Does winter bring you down every year? We give you some tips on how to manage seasonal affective disorder.
Seasonal affective disorder (SAD) is a type of depression that comes and goes with the four seasons, typically manifesting during the cold autumn and winter months, when the days are shorter, darker, and chillier.
According to the National Institute of Mental Health, the main risk factors for SAD are age, sex, distance from the equator (since regions farther to the north and south tend to have shorter days and less sunlight in winter), and a history of depression or other mood disorders.
Studies have shown that “[y]oung adults and women are most likely to experience SAD with the reported gender difference ranging from 2:1 to 9:1.”
People with SAD can experience a range of symptoms, but some of the most commonly reported ones include a sense of fatigue paired with oversleeping, chronically low moods, and strong cravings for carbohydrates, which can lead to excessive weight gain.
SAD can seriously impact productivity and day-to-day lifestyle, as the symptoms — if severe — can prevent individuals from going out, seeing other people, and engaging in some of the normal activities that they would otherwise pursue.
So what can you do if the winter months are getting you down? How can you cope with the lack of motivation, feelings of hopelessness, and debilitating fatigue? Here, we give you some tips on how to tackle SAD head-on.
Hunt down that light
Lack of exposure to natural light is one of the apparent reasons behind winter SAD, so it doesn’t come as a surprise that light therapy — also known as “phototherapy” — would be beneficial in keeping the symptoms at bay.
A light box can help to reduce the symptoms of SAD.
Many studies have indicated that light therapy is usually helpful in treating this seasonal disorder, and for this purpose, you can use one of the many dedicated light boxes that are now available on the market.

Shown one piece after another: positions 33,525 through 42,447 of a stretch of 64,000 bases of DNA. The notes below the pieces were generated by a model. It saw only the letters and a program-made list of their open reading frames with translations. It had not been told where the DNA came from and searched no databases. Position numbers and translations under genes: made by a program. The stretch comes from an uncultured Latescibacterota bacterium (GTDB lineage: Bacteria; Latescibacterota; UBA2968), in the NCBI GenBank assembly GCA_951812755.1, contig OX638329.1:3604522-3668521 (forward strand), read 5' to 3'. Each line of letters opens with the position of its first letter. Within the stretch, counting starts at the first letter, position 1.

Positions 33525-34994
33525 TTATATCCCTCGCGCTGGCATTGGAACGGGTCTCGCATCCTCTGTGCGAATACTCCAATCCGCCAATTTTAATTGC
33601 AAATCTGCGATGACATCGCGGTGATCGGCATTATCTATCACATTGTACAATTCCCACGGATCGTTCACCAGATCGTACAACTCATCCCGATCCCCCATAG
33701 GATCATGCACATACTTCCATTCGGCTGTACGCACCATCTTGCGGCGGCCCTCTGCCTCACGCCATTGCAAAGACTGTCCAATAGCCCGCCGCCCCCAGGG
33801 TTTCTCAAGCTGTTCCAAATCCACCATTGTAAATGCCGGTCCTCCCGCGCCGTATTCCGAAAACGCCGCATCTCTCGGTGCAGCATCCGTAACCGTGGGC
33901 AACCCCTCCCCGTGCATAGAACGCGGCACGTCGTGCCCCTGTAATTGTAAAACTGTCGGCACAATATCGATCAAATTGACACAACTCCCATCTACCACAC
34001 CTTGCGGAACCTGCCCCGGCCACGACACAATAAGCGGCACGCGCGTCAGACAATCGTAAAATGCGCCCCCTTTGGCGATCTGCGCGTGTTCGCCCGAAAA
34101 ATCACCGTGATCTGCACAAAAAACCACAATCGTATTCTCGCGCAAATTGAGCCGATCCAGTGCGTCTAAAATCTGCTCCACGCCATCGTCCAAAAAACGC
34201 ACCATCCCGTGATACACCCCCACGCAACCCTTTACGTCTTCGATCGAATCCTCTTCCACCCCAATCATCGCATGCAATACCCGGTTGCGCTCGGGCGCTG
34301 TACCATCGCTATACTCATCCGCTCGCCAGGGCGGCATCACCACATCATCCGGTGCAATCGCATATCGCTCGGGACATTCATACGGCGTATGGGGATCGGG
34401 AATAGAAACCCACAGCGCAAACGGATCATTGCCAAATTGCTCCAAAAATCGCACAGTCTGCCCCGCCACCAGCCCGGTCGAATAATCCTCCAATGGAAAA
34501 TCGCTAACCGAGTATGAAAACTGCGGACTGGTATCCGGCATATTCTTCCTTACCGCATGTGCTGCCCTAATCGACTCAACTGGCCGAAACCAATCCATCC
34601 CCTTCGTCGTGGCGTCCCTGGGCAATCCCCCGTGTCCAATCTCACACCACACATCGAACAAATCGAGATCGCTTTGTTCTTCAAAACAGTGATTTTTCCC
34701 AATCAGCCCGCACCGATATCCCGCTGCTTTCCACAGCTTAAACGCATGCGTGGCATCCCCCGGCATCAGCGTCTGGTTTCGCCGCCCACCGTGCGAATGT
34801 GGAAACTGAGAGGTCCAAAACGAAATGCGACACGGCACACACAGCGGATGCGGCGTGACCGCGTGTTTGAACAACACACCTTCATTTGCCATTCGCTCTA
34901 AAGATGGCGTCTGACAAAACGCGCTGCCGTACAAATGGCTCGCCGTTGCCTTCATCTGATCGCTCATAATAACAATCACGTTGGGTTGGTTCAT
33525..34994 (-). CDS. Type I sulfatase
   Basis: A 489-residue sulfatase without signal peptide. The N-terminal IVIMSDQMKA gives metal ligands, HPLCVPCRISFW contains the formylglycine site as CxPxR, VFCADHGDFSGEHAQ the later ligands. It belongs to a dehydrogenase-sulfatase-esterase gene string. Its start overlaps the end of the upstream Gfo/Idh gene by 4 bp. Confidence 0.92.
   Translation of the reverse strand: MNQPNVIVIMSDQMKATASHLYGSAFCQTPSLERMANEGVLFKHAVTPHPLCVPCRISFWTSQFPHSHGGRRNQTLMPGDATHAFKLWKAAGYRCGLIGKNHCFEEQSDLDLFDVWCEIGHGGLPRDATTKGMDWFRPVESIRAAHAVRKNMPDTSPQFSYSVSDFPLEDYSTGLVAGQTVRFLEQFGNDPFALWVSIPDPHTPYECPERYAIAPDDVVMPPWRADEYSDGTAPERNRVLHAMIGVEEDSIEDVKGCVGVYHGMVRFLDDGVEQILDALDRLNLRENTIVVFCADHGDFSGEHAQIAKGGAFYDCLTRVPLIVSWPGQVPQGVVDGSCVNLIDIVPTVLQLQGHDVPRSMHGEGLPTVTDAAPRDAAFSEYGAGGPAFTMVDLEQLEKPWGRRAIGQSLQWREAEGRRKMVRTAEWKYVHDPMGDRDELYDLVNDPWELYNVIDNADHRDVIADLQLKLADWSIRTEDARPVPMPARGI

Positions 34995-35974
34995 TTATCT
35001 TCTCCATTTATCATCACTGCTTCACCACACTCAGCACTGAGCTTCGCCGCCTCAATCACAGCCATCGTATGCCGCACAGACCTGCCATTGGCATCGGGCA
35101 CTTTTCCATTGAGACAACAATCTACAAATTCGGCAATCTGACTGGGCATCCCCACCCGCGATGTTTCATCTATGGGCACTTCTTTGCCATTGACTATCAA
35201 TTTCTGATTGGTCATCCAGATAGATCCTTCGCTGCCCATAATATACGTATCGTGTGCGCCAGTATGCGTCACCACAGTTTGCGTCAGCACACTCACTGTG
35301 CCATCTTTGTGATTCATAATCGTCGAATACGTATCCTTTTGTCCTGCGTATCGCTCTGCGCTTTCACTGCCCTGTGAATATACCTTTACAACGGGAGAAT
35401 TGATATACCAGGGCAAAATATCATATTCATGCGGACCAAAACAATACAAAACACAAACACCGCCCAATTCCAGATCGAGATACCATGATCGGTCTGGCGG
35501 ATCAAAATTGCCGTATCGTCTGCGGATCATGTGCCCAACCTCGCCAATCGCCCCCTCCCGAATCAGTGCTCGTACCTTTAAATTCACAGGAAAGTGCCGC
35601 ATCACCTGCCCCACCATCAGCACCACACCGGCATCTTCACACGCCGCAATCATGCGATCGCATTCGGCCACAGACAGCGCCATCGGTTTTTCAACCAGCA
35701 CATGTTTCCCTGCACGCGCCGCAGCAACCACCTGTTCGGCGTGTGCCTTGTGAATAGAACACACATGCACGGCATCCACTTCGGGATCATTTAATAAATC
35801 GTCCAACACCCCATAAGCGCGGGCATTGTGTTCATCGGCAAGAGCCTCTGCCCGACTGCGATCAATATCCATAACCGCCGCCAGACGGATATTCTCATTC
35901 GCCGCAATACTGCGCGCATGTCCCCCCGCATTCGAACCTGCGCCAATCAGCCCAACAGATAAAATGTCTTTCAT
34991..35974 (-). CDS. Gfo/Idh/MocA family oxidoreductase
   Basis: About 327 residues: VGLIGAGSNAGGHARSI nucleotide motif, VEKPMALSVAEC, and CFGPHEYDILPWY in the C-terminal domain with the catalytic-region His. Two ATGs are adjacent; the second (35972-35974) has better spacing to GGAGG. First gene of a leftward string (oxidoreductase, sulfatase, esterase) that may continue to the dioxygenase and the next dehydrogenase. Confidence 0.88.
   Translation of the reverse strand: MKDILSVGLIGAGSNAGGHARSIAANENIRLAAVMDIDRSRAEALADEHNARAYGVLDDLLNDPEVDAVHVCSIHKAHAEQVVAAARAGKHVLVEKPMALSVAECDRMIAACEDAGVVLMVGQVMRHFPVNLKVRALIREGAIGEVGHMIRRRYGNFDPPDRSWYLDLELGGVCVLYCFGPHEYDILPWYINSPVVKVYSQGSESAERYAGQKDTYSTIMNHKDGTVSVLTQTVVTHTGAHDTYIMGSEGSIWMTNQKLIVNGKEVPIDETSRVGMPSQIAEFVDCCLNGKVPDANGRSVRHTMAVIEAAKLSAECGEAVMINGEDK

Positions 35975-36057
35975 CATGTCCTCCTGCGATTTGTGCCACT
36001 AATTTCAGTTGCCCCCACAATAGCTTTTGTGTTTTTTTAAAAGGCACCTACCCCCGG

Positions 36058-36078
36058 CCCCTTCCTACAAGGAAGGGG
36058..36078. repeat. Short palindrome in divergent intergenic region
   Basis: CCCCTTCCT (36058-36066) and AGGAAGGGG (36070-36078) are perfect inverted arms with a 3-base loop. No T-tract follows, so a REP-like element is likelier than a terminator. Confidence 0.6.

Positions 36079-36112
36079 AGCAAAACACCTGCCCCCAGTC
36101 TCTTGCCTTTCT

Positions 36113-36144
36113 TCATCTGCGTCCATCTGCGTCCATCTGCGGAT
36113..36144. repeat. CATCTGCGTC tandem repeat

But to be effective, you should make sure that the light box generates at least 10,000 lux — 100 times stronger than a normal lightbulb, meaning that a regular desk lamp won’t do — and that it has white or blue (not yellow) light.
Also, check that the light box was especially made to treat SAD, depression, and other mood disorders, and that it’s not made for a different purpose (such as treating psoriasis or other skin conditions).
Light boxes for skin treatments are another kettle of fish altogether, as they emit ultraviolet (UV) B, which is not safe for the retina. Instead, dedicated SAD treatment light boxes filter out UVs, so they’re safe to use.
Dr. Norman Ronsenthal — who first described SAD’s symptoms and pushed for it to be recognized as a valid disorder — offers some advice on how to use light therapy in his book, Winter Blues: Everything You Need to Know to Beat Seasonal Affective Disorder. He writes:
- Obtain a suitable light box.
- Set the light box up in a convenient place at home or at work, or both.
- Sit in front of the light box […] between 20 and 90 minutes each day.
- Try to get as much of your light therapy as early in the morning as possible.
- Be sure to sit in such a way that the correct amount of light falls on your eyes. [Dr. Marlynn Wei says it should be placed at eye level or higher, 2 feet away from you.]
- Repeat this procedure each day throughout the season of risk.
At the same time, you can add to the beneficial effects of light therapy by making a little extra effort to “hunt down” natural daylight, if possible, and take advantage of it as much as you can.
You could do this by waking up earlier in the morning and going outside where the sunshine is, for as long as it lasts, to allow yourself to feel as though you’re soaking in the light and taking advantage of the whole day.
Eat well, and watch out for the carbs
Research has shown that individuals with SAD tend to eat more carbohydrate-rich foods, especially sweets and starchy foods. They also have a tendency to overeat during these periods of “seasonal lows,” so it’s important that they look after their diets in order to feel more energized.
Cut down on the carbs and pile on the fruit and vegetables to feel better.